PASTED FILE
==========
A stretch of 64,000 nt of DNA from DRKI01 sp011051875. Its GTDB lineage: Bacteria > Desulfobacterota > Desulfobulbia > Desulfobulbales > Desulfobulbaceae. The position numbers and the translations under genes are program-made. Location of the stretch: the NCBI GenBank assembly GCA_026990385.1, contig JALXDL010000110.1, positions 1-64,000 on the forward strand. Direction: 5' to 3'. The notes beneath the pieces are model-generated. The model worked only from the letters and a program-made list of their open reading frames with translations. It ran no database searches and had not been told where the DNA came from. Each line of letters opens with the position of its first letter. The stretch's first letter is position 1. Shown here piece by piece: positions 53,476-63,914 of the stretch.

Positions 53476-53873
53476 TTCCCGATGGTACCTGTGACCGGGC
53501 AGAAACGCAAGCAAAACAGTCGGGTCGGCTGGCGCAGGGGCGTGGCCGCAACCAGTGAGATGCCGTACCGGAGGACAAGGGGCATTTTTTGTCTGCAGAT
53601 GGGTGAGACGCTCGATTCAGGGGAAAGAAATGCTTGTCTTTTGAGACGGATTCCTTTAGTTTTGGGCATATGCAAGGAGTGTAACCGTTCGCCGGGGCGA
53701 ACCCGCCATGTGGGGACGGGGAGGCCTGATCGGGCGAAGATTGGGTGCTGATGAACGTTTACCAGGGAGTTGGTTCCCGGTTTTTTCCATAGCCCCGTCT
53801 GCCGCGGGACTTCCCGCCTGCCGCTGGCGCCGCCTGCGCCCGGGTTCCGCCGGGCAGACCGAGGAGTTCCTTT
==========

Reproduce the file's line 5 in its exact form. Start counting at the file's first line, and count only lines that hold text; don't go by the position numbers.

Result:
53601 GGGTGAGACGCTCGATTCAGGGGAAAGAAATGCTTGTCTTTTGAGACGGATTCCTTTAGTTTTGGGCATATGCAAGGAGTGTAACCGTTCGCCGGGGCGA